10. I like the Veritas Honing jig II. It has a fast adjustment and an angle guide so you get a consistant bevel angle. Micro bevels are as easy as turning a cam that adds a additional angle to the grind and you get a choice of 3 micro bevel angles. http://www.tools-for-woodworking.com/index...ROD&ProdID=6695 The Kell honing jigs are very well made as well and very precise but not as idiot proof as the Veritas one. http://www.tools-for-woodworking.com/index...ROD&ProdID=6756 Vincent
  11. One thing that has helped me is to think of arm weight instead of bow pressure. When you concentrate on adding pressure to the bow, instinctively you press down with your index finger. I try to imagine my arm, esp my elbow gets heavier instead. Also check to see if your elbow is too high or your right shoulder is raised up. Vincent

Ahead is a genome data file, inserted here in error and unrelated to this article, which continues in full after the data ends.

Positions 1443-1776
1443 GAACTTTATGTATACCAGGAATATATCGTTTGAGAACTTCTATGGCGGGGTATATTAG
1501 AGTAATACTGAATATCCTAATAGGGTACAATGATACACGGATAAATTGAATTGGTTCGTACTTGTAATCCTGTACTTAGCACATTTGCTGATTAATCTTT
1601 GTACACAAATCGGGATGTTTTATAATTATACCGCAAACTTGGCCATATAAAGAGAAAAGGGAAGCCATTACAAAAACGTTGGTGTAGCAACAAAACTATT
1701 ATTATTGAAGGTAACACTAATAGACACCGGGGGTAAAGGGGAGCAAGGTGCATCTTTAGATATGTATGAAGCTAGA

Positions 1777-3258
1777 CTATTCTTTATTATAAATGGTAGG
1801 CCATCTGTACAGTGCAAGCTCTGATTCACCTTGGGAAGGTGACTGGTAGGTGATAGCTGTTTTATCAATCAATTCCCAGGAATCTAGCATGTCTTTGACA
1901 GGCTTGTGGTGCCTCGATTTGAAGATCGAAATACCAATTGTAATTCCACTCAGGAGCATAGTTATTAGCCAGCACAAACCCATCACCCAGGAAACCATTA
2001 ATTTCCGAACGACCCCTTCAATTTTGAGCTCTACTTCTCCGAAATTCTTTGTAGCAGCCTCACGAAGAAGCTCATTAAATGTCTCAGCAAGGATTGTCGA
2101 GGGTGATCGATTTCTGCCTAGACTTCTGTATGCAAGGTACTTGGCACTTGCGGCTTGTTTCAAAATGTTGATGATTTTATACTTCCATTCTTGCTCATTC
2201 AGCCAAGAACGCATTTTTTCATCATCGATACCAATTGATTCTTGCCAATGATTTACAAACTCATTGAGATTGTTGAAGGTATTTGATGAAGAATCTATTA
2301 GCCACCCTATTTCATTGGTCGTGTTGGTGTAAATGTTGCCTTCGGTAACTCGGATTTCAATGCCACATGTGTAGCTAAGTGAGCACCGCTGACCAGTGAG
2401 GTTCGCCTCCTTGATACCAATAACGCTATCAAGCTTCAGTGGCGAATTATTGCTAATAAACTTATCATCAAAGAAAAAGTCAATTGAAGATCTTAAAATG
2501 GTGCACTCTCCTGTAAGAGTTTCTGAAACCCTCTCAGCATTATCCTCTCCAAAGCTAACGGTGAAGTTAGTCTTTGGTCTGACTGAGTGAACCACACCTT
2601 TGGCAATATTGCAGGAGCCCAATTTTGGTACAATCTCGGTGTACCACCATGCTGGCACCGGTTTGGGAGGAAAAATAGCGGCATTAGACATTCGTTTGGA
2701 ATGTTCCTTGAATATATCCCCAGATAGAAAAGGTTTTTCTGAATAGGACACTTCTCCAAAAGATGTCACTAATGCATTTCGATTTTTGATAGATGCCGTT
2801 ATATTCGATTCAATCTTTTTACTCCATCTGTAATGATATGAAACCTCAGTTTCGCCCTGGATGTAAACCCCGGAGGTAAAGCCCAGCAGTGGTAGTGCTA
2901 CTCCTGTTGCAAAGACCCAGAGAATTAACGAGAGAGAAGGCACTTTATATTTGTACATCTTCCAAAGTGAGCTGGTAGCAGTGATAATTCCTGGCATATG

12. quote: Originally posted by: falstaff Easiest way to note phishing expeditions is to hover the mouse over the helpful link they snd in the email. And then look at the explorer status bar. You will see that the actual address it links to is nothing like the link as typed in the email. Becareful when you do that hover over link mouse thing. If the crooks are smart enough, they'll program a mouseover line in the html that will show you the same thing as the link. Best is to right click on the email and select 'View Source'. Scroll down till you see the actual code which will show you where the link is going to send you. Safest bet is to open a seperate window and go to the website by typing in the url or your own bookmark. Vincent